How to Write an Effective Thank You Note

  1. Written. Emails are easy. Physical mails are worth more. Mail a card.
  2. Appreciation: Clearly express your gratitude. Mentioning the specific action or effort you’re thankful for shows you’re attentive and value their hard work. This aligns with your ethos on recognizing individual contributions to collective success.
  3. Personalization: Tailor the message to the individual, noting how their unique skills or qualities contributed to the achievement. This reflects your belief in the importance of personal development and individual strengths in achieving business goals.
  4. Impact: Highlight the positive impact of their actions on the project, team, or company goals. This echoes your emphasis on results-driven approaches and the importance of each contribution to the broader mission of the firm.
  5. Forward-looking statement: Include a note of encouragement or excitement for future projects or the continuation of their excellent work. It mirrors your forward-thinking attitude and the value you place on growth and continuous improvement.

My Interview on Employee Engagement with Dave Osh of CEOpeek

My thanks to Dave Osh with CEOpeek for discussing employee engagement and create a great place to work.

When an organization has high engagement, employees are giving extra discretionary effort in their jobs, staying, and referring prospective employees and customers. Also, organizations with high engagement are more profitable and have more productive and less absent employees.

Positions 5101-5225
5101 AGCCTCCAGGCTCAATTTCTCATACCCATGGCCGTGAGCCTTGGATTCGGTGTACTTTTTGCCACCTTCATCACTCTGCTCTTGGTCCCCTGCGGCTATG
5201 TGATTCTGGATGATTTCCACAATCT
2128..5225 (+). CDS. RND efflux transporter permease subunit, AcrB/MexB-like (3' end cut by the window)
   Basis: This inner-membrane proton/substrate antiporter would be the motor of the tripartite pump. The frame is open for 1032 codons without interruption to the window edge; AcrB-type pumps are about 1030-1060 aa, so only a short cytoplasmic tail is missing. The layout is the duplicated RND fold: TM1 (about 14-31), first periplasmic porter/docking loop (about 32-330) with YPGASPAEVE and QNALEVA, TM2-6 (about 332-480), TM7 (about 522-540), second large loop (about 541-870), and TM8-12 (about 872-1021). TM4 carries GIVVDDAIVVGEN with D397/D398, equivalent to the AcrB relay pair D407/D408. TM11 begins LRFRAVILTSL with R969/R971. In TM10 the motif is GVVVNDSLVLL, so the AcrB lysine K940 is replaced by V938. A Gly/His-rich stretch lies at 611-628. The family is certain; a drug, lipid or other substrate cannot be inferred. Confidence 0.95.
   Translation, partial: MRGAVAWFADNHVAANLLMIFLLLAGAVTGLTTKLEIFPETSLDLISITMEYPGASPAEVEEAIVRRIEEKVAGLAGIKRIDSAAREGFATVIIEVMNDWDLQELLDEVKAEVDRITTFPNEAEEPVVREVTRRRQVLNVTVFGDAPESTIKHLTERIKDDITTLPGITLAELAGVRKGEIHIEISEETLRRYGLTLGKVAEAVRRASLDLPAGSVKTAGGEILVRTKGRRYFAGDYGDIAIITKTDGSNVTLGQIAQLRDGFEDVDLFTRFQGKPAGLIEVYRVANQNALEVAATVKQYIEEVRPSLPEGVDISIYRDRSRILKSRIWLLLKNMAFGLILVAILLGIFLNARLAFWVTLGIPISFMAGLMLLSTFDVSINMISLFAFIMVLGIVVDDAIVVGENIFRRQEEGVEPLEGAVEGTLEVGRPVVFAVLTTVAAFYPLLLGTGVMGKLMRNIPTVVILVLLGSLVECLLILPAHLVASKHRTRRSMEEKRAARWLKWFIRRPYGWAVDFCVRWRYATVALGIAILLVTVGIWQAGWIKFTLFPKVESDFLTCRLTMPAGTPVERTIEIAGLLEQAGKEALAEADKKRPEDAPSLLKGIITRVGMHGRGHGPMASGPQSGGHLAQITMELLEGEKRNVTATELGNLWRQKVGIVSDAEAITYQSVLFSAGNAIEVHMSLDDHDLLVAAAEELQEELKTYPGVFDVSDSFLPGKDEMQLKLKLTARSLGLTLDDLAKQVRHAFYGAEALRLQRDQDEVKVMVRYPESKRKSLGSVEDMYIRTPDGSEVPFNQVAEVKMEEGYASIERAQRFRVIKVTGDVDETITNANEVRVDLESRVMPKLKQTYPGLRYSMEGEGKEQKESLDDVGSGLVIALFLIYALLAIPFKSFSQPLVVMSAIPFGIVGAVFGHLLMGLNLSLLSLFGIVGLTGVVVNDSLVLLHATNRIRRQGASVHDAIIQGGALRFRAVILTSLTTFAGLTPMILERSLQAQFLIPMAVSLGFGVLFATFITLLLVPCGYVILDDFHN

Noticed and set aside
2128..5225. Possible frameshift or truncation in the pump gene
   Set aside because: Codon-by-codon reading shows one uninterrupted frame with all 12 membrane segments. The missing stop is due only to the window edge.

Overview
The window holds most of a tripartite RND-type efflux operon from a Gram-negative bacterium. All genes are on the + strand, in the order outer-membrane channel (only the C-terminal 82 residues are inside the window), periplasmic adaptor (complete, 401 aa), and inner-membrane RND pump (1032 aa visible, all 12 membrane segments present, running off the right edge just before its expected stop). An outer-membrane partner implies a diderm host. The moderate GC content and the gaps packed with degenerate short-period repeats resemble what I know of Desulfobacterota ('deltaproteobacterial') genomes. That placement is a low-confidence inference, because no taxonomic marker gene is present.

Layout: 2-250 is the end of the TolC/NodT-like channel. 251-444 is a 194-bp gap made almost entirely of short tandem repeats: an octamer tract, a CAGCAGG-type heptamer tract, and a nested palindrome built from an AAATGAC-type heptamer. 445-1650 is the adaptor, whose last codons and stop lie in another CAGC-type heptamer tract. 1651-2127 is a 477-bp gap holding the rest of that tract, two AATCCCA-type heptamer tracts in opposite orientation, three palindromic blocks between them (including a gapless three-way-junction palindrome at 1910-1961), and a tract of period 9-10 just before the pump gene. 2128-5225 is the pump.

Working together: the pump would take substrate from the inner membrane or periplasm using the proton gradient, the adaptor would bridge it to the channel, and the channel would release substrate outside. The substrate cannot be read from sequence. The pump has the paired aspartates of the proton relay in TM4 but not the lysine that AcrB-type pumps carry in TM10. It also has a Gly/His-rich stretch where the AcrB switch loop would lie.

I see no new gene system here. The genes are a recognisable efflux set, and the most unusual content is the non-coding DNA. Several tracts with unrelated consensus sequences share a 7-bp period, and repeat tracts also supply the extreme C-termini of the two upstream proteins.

We discuss the core parts of engagement, including:

• Alignment with goals
• Teamwork
• Co-worker trust
• Manager effectiveness and trust in senior leaders
• Job satisfaction
• Feeling valued
• Benefits and pay

Throughout the conversation, there are specific, actionable ways for leaders to increase engagement.

The Spheres of Job Satisfaction

For employees to be happy and engaged, there are “spheres” of job satisfaction. Free beer doesn’t matter if your work is mundane and your manager’s a moron. When addressing engagement, start from the inside and work outward

A Communication Cheat Sheet to Help Leadership Understand One Another

At Intertech, we improve communication in the leadership team through personality cheat sheets, which are personality profiles that remind us who hates long-winded descriptions and who struggles to make a decision that involves something unpleasant. This is to keep us from driving each other crazy in those little annoying everyday ways that creep up when people work closely together for a long time. The cheat sheets are the result of a personality inventory similar to a Myers–Briggs test. I highly recommend it for any group of partners or managers who work closely together.

Also, we are intentional about building strong, trusting relationships among the leadership team. Pre-COVID, a weekly lunch at a local restaurant took us away from the daily press of business and helped us reconnect on a more fundamental level.

Here’s ours (names changed to protect the innocent) of a communication cheat sheet.